Buying a new vehicle is a big investment in more ways than one. When it comes to paying sales tax, this amount is often listed on the final purchase agreement. It often adds a substantial increase in the overall price of your new vehicle. Some states charge more on vehicular sales tax than on other major purchases.

The good news? If you meet certain conditions per the IRS, you may be able to deduct the sales tax from your vehicle purchase.

You’ll Have to Itemize

One of the conditions is that it will be necessary for you to itemize your deductions on your federal Form 1040. The deduction, if you qualify for it, must be claimed on Schedule A when you prepare your tax return. Be aware that this might not be the best option for you. If the standard deduction is more than the sum of all your allowable itemized deductions, you may want to go with what would save you the most money.

Claiming the standard deduction or itemizing is a choice you have to make. You can’t use both, so it’s important to determine which option would offer the best savings for you.

Vehicle Sales Tax Deduction

While there is a general sales tax deduction you could use if you itemize deductions, there’s also a deduction for your state and local income tax. Keep in mind that you can only use one.

If you use the general sales tax, you may deduct the total cost of the item, which includes the sales tax you paid.

If you go with the state and local income tax deduction on your vehicle purchase, you can only deduct the state and local taxes. Deducting sales tax is only a good idea if the amount of local and state tax you paid was more than what you paid in local and state income tax.

How to qualify for the vehicle sales tax deduction

Local and State Income Tax

If you elect to deduct the local and state income taxes you paid, keep in mind that you have to claim the deduction in the year the taxes were paid. If either of the following is true, you’ll get a larger deduction for the current year:

1. You made estimated tax payments.
2. The last payment was made in December instead of January.

If neither of these happened in the last year, claim the deduction in the current year or the year you paid it. Be sure to include the amount of local or state taxes you owed and paid in the current year. If you owed such taxes in the previous year, you probably paid the same bill in the current year.

You can also choose to deduct your local and state sales taxes instead of local and state income taxes. If you paid more in sales taxes than income taxes, you might benefit from this option.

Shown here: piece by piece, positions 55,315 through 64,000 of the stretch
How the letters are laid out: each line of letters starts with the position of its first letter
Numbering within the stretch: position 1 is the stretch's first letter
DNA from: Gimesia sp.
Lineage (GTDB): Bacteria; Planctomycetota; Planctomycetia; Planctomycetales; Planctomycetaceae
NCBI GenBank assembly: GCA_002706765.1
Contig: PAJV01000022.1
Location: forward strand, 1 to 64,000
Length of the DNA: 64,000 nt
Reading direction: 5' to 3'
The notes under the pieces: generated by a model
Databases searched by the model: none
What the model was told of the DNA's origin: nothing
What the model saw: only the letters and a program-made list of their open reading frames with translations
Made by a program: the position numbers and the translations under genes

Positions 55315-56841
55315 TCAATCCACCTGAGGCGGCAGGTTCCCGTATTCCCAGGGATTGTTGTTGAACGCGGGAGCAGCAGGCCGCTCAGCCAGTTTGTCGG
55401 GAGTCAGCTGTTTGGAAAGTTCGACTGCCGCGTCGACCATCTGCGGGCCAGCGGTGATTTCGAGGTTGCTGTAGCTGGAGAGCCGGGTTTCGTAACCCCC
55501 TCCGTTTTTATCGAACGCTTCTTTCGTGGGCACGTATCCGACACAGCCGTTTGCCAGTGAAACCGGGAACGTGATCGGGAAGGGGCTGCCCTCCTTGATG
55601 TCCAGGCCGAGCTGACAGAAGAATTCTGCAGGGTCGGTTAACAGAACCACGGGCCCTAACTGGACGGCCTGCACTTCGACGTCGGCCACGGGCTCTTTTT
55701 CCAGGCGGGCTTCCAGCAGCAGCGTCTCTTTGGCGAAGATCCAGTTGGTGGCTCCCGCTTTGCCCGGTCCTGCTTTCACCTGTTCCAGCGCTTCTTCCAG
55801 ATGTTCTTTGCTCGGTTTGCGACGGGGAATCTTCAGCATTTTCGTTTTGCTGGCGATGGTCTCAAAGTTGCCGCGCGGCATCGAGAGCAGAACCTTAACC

For those who live in states where there’s a state income tax, you likely paid a higher amount in income tax than sales tax. However, if you’re supported by a Social Security income or receive federal or state pensions, you may be better off using the sales tax deduction since those are not typically taxable as state income.

Claiming the Vehicle Sales Tax Deduction

Now it gets a little trickier. The sales tax you paid has to be the same rate as the general sales tax rate in order to claim this deduction. If not, you can only take the general sales tax rate for your deduction.

You have two choices when deducting vehicle sales tax.

Keep all your sales receipts and be sure to deduct the actual sales taxes paid through the year. You can also determine your deduction by using the IRS sales tax tables. Based on your income, the tables calculate your estimated sales tax paid. The tables don’t include bigger purchases, so once you’ve found your amount in the table, add the sales tax paid for any of the following:

Airplanes
Boats
Cars
Motor homes
Motorcycles

If the vehicle you bought was for a business and you’ve deducted the sales tax on the business tax return you’ll be filing on Schedule C (Form 1040), then you can’t deduct the sales tax on Schedule A (Form 1040).

A limit of $10,000 ($5,000 if MFS) is imposed on the amount of sales tax you can claim from 2018 through 2025. The $10,000 limit includes the total amount you can claim for personal property taxes, real property taxes, and local and state income taxes or general sales tax, whichever you decided to use.